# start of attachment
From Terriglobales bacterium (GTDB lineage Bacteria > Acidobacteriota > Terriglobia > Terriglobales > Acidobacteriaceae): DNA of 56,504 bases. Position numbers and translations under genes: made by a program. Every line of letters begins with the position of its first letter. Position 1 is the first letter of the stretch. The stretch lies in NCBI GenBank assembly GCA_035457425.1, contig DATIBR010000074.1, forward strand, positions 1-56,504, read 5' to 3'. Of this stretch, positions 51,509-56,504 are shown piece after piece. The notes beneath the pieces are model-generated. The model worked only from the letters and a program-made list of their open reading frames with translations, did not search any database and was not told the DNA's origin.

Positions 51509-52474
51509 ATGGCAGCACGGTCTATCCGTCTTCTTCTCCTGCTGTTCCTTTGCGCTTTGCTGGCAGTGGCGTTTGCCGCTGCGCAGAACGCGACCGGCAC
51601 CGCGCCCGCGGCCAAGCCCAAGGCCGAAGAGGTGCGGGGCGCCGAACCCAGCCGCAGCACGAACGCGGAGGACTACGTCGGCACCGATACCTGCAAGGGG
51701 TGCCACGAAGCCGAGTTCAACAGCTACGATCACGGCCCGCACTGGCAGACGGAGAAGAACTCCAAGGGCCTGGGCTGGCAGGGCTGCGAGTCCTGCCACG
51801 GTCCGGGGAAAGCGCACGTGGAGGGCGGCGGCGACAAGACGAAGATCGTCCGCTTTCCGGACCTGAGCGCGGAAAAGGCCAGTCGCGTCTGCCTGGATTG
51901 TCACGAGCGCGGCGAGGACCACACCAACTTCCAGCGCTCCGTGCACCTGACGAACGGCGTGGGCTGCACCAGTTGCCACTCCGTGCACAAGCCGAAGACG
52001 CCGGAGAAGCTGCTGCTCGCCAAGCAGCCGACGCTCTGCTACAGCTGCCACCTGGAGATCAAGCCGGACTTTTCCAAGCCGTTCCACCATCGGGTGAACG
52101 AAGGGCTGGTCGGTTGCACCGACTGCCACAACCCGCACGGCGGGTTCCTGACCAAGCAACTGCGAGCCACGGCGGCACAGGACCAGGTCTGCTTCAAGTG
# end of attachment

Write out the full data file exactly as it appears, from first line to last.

From Terriglobales bacterium (GTDB lineage Bacteria > Acidobacteriota > Terriglobia > Terriglobales > Acidobacteriaceae): DNA of 56,504 bases. Position numbers and translations under genes: made by a program. Every line of letters begins with the position of its first letter. Position 1 is the first letter of the stretch. The stretch lies in NCBI GenBank assembly GCA_035457425.1, contig DATIBR010000074.1, forward strand, positions 1-56,504, read 5' to 3'. Of this stretch, positions 51,509-56,504 are shown piece after piece. The notes beneath the pieces are model-generated. The model worked only from the letters and a program-made list of their open reading frames with translations, did not search any database and was not told the DNA's origin.

Positions 51509-52474
51509 ATGGCAGCACGGTCTATCCGTCTTCTTCTCCTGCTGTTCCTTTGCGCTTTGCTGGCAGTGGCGTTTGCCGCTGCGCAGAACGCGACCGGCAC
51601 CGCGCCCGCGGCCAAGCCCAAGGCCGAAGAGGTGCGGGGCGCCGAACCCAGCCGCAGCACGAACGCGGAGGACTACGTCGGCACCGATACCTGCAAGGGG
51701 TGCCACGAAGCCGAGTTCAACAGCTACGATCACGGCCCGCACTGGCAGACGGAGAAGAACTCCAAGGGCCTGGGCTGGCAGGGCTGCGAGTCCTGCCACG
51801 GTCCGGGGAAAGCGCACGTGGAGGGCGGCGGCGACAAGACGAAGATCGTCCGCTTTCCGGACCTGAGCGCGGAAAAGGCCAGTCGCGTCTGCCTGGATTG
51901 TCACGAGCGCGGCGAGGACCACACCAACTTCCAGCGCTCCGTGCACCTGACGAACGGCGTGGGCTGCACCAGTTGCCACTCCGTGCACAAGCCGAAGACG
52001 CCGGAGAAGCTGCTGCTCGCCAAGCAGCCGACGCTCTGCTACAGCTGCCACCTGGAGATCAAGCCGGACTTTTCCAAGCCGTTCCACCATCGGGTGAACG
52101 AAGGGCTGGTCGGTTGCACCGACTGCCACAACCCGCACGGCGGGTTCCTGACCAAGCAACTGCGAGCCACGGCGGCACAGGACCAGGTCTGCTTCAAGTG